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The cultural image of the cannabis consumer is not a particularly generous one. Though cannabis is increasing in popularity, most people continue to imagine people who take cannabis as stoners. Lazy layabouts who are too high to do much of anything. Such as eating healthy food, cleaning up around the house, or exercising.

At least at present, few people associate cannabis consumption with physical health and wellness. Yet, that perception could not be more incorrect. Though we are only at the beginning of research into the short- and long-term effects of cannabis consumption, science has already demonstrated that it is more than possible to integrate cannabis into a healthy lifestyle.

Cannabis, Health, and Wellness

In fact, for many, cannabis is essential for developing health and wellness. The sooner we alter our cultural understanding of cannabis consumption, especially as it pertains to health, the better. Whether you need to confront your own cannabis biases or want to combat the outdated views of those around you, consider the following facts:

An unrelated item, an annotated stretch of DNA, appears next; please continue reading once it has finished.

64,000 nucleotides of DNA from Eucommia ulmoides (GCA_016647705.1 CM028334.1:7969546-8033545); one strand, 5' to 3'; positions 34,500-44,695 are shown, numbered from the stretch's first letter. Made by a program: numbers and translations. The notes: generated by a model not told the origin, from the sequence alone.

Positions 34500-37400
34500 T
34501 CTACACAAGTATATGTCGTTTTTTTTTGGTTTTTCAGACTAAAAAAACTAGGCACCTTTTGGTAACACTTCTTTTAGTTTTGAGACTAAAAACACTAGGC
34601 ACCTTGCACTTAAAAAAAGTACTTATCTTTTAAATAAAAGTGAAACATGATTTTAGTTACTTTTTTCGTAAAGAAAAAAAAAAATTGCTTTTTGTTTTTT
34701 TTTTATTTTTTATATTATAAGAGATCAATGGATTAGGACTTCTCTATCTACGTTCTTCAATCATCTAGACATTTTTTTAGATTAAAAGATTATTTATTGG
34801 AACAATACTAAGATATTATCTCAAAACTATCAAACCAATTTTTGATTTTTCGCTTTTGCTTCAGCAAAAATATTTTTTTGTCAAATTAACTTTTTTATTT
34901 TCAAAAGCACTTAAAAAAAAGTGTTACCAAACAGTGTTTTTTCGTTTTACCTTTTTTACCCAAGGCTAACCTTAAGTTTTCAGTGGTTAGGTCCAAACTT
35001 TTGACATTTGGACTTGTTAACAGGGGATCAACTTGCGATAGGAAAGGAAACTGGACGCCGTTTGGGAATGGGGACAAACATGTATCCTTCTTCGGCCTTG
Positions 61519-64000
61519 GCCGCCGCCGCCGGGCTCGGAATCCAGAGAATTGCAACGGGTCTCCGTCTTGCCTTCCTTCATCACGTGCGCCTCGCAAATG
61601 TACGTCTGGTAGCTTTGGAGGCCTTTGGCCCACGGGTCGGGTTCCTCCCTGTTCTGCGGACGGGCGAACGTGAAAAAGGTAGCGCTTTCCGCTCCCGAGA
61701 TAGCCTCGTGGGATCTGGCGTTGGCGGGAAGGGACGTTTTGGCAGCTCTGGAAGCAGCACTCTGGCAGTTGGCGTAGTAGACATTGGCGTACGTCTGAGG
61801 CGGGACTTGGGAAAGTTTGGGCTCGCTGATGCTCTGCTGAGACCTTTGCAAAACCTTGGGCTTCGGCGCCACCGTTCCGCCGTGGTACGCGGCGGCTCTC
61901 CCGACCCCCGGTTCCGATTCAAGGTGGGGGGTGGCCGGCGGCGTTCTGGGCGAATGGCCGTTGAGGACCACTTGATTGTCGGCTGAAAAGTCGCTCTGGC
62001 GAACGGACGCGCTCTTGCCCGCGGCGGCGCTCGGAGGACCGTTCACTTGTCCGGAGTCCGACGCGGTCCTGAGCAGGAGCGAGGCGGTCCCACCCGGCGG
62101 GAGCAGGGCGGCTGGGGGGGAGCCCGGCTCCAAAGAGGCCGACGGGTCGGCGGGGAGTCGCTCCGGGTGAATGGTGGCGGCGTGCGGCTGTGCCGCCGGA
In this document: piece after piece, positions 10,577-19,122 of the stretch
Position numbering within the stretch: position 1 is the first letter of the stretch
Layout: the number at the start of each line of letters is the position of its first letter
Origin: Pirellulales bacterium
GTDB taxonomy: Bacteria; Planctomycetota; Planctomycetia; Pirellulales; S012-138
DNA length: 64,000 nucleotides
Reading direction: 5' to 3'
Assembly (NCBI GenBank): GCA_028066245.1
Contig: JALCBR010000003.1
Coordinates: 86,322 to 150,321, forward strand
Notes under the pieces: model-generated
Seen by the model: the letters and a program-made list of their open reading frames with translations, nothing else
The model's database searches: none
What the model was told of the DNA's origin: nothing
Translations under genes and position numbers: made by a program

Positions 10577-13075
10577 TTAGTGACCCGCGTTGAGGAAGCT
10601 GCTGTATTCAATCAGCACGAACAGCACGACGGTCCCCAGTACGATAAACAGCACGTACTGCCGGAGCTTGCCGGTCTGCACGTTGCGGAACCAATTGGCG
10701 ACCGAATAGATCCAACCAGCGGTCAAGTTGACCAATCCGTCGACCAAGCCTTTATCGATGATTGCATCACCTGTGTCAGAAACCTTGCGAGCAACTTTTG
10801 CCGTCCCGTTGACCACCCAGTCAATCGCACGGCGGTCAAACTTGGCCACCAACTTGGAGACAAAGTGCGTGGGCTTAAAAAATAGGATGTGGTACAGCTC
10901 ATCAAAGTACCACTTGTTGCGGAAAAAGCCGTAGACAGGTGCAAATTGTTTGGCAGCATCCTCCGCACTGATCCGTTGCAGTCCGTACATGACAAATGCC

Cannabis Consumption Isn’t Associated With Out-of-control Weight Gain

If you know almost nothing about cannabis use, you still know about the munchies. Famously, THC causes users to feel hungry, almost ravenous, which is stereotypical depictions of stoners driving users to overeat unhealthy junk like chips, cookies, and greasy fast food. Naturally, what follows the munchies is weight gain — particularly an increase in body fat.

However, research has found that this cultural understanding of the effects of the munchies isn’t exactly true to life. In reality, moderate cannabis consumers tend to gain less weight over time than the regular population. There could be several reasons for this, such as THC triggering an increase in metabolic rate that results in more efficient energy usage or cannabis consumers working harder to eat healthily and exercise to counteract the munchies. Regardless, it is clear that the munchies don’t have to cause out-of-control weight gain amongst users.

Cannabis Can Be a Useful Tool in Exercise and Recovery

The cultural idea that cannabis users are couch potatoes isn’t entirely unfounded. Studies on long-term, heavy cannabis consumers have found that the drug can impede motivation.

Likely because cannabis itself triggers a user’s reward centers. It essentially eliminates the user’s need to find satisfaction and fulfillment elsewhere.

Yet, that doesn’t mean that all cannabis use results in a loss of one’s personal drive. Other studies have found that consumers tend to be more active than their non-consuming peers and that mixing weed and working out helps compel regular cannabis users to exercise more often and more vigorously.

Cannabis and exercise recovery

Plenty of athletes, too, swear by the application of cannabis to make repetitive or boring training sessions more engaging. Finally, cannabis has realistic applications in exercise recovery, helping to relax the body and reduce inflammation to promote healing.